This was a strange jobs report, with unclear implications for both the economy and the election.First of all, the total non-farm payrolls gained was just 96K.
That’s well below expectations of 130K.
But the unemployment rate fell to 8.1%.
That’s a big drop from 8.3%. That’s because the number of people in the workforce fell.
But again, the headline is the headline.
What’s also not good… is that last month’s numbers were revised lower from 163K to 141K.
Overall, disappoointing economically, but marginally OK politically.
The weak report is causing Goldman to predict QE announced by the Fed next week.
And as this chart shows, the labour force participation rate is now at its lowest level since 1981.
Total nonfarm payroll employment rose by 96,000 in August, and the unemployment rate edged down to 8.1 per cent, the U.S. Bureau of labour Statistics reported today. Employment increased in food services and drinking places, in professional and technical services, and in health care.
Household Survey Data The unemployment rate edged down in August to 8.1 per cent. Since the beginning of this year, the rate has held in a narrow range of 8.1 to 8.3 per cent. The number of unemployed persons, at 12.5 million, was little changed in August. (See table A-1.) Among the major worker groups, the unemployment rates for adult men (7.6 per cent), adult women (7.3 per cent), teenagers (24.6 per cent), whites (7.2 per cent), blacks (14.1 per cent), and Hispanics (10.2 per cent) showed little or no change in August. The jobless rate for Asians was 5.9 per cent (not seasonally adjusted), little changed from a year earlier. (See tables A-1, A-2, and A-3.) In August, the number of long-term unemployed (those jobless for 27 weeks or more) was little changed at 5.0 million. These individuals accounted for 40.0 per cent of the unemployed. (See table A-12.) Both the civilian labour force (154.6 million) and the labour force participation rate (63.5 per cent) declined in August. The employment-population ratio, at 58.3 per cent, was little changed. (See table A-1.)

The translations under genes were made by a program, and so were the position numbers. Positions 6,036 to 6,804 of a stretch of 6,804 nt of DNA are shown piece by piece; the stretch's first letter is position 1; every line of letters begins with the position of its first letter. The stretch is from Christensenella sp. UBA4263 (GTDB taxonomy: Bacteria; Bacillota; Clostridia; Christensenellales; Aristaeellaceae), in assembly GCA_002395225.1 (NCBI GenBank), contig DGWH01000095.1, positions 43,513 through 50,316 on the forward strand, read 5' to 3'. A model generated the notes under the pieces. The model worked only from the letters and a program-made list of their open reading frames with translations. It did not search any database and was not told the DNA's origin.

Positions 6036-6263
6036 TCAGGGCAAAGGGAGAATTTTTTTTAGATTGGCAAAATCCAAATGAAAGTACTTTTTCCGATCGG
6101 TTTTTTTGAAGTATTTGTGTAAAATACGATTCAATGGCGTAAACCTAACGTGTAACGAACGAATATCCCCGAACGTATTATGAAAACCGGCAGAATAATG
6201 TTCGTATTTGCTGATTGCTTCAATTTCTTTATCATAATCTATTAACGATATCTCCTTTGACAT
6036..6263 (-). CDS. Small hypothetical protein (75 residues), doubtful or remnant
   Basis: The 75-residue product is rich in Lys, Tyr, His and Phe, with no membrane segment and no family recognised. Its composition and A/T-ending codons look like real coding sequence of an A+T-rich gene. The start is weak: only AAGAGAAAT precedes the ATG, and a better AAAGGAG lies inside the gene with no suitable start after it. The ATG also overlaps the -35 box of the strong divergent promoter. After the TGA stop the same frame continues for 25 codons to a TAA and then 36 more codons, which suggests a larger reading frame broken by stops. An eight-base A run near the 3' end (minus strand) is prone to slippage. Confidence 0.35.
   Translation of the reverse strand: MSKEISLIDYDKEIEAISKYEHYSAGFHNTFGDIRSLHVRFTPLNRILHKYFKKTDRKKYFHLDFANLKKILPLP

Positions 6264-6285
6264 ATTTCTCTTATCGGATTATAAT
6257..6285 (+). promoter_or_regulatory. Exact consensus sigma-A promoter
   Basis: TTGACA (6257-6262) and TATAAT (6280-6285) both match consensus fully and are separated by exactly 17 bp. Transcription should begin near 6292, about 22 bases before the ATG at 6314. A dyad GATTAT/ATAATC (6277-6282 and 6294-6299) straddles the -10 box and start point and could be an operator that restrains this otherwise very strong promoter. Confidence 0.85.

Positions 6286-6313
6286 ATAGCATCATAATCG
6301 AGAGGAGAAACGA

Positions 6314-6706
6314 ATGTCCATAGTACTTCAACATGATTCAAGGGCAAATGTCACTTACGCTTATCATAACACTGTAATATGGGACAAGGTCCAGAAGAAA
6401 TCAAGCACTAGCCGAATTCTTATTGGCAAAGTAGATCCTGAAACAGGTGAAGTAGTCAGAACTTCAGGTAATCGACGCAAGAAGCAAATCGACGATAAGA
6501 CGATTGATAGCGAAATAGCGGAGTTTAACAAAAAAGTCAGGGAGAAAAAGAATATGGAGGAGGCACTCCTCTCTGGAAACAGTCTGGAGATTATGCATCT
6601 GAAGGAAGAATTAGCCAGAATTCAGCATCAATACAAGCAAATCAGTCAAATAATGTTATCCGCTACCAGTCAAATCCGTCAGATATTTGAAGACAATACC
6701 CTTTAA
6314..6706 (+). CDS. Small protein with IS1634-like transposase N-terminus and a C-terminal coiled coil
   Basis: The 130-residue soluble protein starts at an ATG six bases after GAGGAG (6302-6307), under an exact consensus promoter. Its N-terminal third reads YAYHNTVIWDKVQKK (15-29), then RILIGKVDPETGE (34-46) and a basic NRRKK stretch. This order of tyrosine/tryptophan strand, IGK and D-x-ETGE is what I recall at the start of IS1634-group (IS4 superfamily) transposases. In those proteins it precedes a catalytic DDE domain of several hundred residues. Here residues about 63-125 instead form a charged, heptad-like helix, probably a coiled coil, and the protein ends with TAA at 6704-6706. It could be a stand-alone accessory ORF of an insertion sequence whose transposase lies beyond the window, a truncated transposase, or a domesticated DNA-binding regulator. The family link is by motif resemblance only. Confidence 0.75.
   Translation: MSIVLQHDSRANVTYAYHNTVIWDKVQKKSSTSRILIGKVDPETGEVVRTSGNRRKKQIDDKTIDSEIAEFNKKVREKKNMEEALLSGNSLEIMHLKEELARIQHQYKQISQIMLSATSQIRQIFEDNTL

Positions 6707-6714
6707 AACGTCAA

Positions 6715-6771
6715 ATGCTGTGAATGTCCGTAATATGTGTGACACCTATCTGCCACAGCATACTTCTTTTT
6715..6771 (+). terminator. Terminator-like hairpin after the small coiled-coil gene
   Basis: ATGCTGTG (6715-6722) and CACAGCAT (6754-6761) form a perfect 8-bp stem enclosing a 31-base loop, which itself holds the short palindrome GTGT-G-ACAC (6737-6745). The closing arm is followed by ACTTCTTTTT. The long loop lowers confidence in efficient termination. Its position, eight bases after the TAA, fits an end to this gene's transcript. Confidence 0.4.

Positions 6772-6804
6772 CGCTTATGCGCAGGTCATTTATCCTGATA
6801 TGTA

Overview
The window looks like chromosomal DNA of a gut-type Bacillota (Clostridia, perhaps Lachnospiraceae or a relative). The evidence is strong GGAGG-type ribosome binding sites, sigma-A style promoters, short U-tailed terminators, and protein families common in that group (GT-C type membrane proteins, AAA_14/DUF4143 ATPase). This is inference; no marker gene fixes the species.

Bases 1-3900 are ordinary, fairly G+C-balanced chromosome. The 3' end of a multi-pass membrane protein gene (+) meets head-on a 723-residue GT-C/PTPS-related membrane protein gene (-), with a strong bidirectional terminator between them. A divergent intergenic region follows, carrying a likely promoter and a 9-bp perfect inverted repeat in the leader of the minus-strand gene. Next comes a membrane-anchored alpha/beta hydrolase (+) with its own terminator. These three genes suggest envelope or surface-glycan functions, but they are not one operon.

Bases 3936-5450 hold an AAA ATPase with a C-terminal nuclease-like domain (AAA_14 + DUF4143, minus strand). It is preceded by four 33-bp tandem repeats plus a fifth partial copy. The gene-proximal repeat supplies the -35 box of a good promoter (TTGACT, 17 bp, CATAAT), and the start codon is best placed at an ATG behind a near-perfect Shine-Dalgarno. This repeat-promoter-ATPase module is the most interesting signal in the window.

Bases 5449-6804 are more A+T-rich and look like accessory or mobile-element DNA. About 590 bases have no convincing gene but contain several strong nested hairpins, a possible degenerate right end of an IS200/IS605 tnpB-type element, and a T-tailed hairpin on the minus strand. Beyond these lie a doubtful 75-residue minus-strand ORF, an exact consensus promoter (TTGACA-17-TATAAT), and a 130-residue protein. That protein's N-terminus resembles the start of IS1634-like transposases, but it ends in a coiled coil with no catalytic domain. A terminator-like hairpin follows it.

The number of persons employed part time for economic reasons (sometimes referred to as involuntary part-time workers) was little changed at 8.0 million in August. These individuals were working part time because their hours had been cut back or because they were unable to find a full-time job. (See table A-8.) In August, 2.6 million persons were marginally attached to the labour force, essentially unchanged from a year earlier. (These data are not seasonally adjusted.) These individuals were not in the labour force, wanted and were available for work, and had looked for a job sometime in the prior 12 months. They were not counted as unemployed because they had not searched for work in the 4 weeks preceding the survey. (See table A-16.) —-
Here it is folks!
We’re just a few minutes away from The Most Politically Important Jobs Report Of All Time.
Here are the numbers that analysts are expecting:
- Total Non-Farm Payrolls: +130K
- Change in private payrolls: +142K
- The unemployment rate 8.3% (flat from the previous month).
- Change in manufacturing jobs: +10K
These numbers were worse until yesterday, when ADP blew the doors off with its 201K number.
The BI house prediction is 120K.
And the average Twitter user is 150K.
We’ll have the number right here LIVE at 8:30 AM ET.
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